Due to the success of navigation devices and smartphones, digital maps are used widely in everyday life. They guide us safely along motorways or to the next bakery as long as the map is good and clear. However, representation of many information items on small, mobile screens is not trivial. At the Karlsruhe Institute of Technology (KIT), computer scientists have now developed a method to ensure mathematically optimal adaptation of the labeling to the perspective and driving direction.

"Digital maps are often superior to paper maps," Martin Nöllenburg, KIT, explains. "Digital maps can be rotated or zoomed. Places of interest can be added by a thematic selection from databases." The challenge, however, consists in keeping the representation and labeling clear, no matter how the user adjusts the visible range and how the route continues. "When the labelings overlap, jump or flicker, the added value is lost and a driver distracted by irritating representations may be a danger in road traffic."

At the KIT, Nöllenburg heads a group of young researchers, which focuses on mathematically exact geovisualization, i.e. the representation of information in maps. This research area is of interest not only for mathematicians and theoretical computer scientists. This is reflected by the fact that Nöllenburg was granted a research award by the Google Internet and Maps Service. "In the end, usable algorithms can only be programmed, if the problem is understood mathematically," Nöllenburg says.

By means of the mathematical description of digital maps, the difficulty of the problem can be estimated first. For example, maximization of the number of labelings in the selected image section of the navigation device along a route is one of the mathematical problems, the so-called NP-complete problems, that require most of the computing time. "When increasing the number of objects in the map, the required computing capacity grows exponentially," Nöllenburg emphasizes. "And computing capacity quickly reaches its limits, especially on mobile devices."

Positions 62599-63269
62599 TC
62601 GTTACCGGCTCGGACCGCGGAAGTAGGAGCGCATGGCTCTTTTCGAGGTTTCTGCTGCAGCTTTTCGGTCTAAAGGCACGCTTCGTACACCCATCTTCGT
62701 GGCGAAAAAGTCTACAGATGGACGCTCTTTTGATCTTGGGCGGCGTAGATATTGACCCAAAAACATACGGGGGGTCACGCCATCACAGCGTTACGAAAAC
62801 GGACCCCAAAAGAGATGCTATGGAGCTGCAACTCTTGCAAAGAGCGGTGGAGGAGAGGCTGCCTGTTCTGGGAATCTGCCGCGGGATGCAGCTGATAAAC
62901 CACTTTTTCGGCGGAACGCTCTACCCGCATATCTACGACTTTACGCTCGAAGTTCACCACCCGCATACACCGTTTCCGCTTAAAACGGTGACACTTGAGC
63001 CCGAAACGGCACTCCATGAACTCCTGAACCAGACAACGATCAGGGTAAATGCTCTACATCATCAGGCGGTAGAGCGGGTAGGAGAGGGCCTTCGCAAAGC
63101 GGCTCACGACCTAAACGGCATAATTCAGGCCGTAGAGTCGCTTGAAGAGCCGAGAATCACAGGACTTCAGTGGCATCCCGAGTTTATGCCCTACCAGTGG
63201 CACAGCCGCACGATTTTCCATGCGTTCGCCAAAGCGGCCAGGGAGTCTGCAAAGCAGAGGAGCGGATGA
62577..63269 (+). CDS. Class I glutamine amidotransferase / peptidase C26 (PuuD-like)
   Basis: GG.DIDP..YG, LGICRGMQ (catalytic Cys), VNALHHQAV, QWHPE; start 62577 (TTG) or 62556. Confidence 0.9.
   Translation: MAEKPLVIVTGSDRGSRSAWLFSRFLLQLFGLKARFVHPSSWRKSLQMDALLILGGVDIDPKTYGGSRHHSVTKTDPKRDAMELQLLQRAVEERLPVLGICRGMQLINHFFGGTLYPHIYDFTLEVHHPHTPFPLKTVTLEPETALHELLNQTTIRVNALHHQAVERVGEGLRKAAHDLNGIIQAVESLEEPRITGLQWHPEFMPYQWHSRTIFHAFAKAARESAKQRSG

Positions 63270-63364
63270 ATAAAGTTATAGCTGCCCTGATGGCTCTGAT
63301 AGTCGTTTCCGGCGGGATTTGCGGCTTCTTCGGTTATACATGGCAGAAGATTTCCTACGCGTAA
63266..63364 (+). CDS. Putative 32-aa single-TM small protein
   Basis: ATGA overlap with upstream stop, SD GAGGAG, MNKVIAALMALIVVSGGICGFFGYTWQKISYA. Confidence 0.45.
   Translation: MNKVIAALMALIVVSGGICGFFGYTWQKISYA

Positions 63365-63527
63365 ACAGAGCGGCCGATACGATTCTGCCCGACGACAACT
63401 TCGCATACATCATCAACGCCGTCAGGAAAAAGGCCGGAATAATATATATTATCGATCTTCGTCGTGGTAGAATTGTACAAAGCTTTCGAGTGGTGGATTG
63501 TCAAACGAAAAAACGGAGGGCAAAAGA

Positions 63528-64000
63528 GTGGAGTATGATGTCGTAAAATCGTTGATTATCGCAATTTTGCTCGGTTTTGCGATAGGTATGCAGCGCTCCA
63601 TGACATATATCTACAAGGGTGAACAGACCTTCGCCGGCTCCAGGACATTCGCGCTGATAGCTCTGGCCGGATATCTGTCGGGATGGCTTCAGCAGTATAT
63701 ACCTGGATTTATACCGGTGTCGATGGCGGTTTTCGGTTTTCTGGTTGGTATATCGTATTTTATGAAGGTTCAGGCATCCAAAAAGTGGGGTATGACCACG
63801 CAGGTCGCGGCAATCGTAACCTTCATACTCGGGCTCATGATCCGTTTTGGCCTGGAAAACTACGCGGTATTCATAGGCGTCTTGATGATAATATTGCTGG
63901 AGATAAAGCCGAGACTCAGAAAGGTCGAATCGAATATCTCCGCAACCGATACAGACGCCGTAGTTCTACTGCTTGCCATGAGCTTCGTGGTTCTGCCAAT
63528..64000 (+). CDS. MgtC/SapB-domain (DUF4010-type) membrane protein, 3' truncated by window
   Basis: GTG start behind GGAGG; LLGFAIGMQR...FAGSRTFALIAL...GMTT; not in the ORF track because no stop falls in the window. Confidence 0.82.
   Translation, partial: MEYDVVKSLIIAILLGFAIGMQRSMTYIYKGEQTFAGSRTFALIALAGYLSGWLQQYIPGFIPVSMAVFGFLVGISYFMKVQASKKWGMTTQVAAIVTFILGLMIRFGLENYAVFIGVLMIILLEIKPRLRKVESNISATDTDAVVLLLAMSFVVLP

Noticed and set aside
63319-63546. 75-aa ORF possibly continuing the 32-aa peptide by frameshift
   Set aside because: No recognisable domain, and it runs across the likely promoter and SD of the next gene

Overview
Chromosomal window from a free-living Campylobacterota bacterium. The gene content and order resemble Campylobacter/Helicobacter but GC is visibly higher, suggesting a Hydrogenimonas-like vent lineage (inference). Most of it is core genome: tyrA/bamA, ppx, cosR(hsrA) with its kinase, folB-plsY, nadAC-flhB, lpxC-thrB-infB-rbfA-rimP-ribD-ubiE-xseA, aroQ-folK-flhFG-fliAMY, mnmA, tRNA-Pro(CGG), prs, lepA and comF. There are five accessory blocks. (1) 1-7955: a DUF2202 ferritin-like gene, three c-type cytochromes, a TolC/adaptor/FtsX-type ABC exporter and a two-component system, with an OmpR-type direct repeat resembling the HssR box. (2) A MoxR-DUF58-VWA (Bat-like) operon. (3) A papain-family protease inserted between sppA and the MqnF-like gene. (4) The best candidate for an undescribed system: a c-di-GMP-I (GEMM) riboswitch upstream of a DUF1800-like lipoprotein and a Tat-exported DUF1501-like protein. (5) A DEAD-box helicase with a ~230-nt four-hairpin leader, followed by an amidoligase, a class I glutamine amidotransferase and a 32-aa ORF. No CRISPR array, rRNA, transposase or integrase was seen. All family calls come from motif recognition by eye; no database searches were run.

Together with his team, Nöllenburg develops algorithms of higher performance due to a reasonable limitation of the general problem. "Instead of trying to maximize the number of displayed labelings, a good compromise of legibility, computing time, and information depth is reached by keeping the number of labelings in the given section constant," Benjamin Niedermann explains. He developed the mathematical proofs. "In any case, man cannot sensibly perceive more than three to seven objects." On this basis, it is not only possible to find a simple method for the sensible labeling of a map. It can also be shown that the computing time of the new method rises moderately only when the object number is increased. "Interestingly, limitation of optimization on a section of the map causes the sum of labelings to increase along the complete route. Hence, more places of interests are mentioned along a way."

"The more mobile end devices are used in everyday life, the better should be the mathematical basis," Nöllenburg says. "This is the only way to develop products that really support us in everyday life and do not require more time and effort for operation." Now, Nöllenburg and his team want to proceed from fundamental research to application and convert the mathematical methods into implementable algorithms. "I am sure that our methods will prove their value in practice."

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**More information:** Andreas Gemsa, Benjamin Niedermann, and Martin Nöllenburg. Trajectory-based dynamic map labeling. In: International Symposium on Algorithms and Computation (ISAAC'13), pp. 413–423. Springer-Verlag, LNCS 8283, December 2013.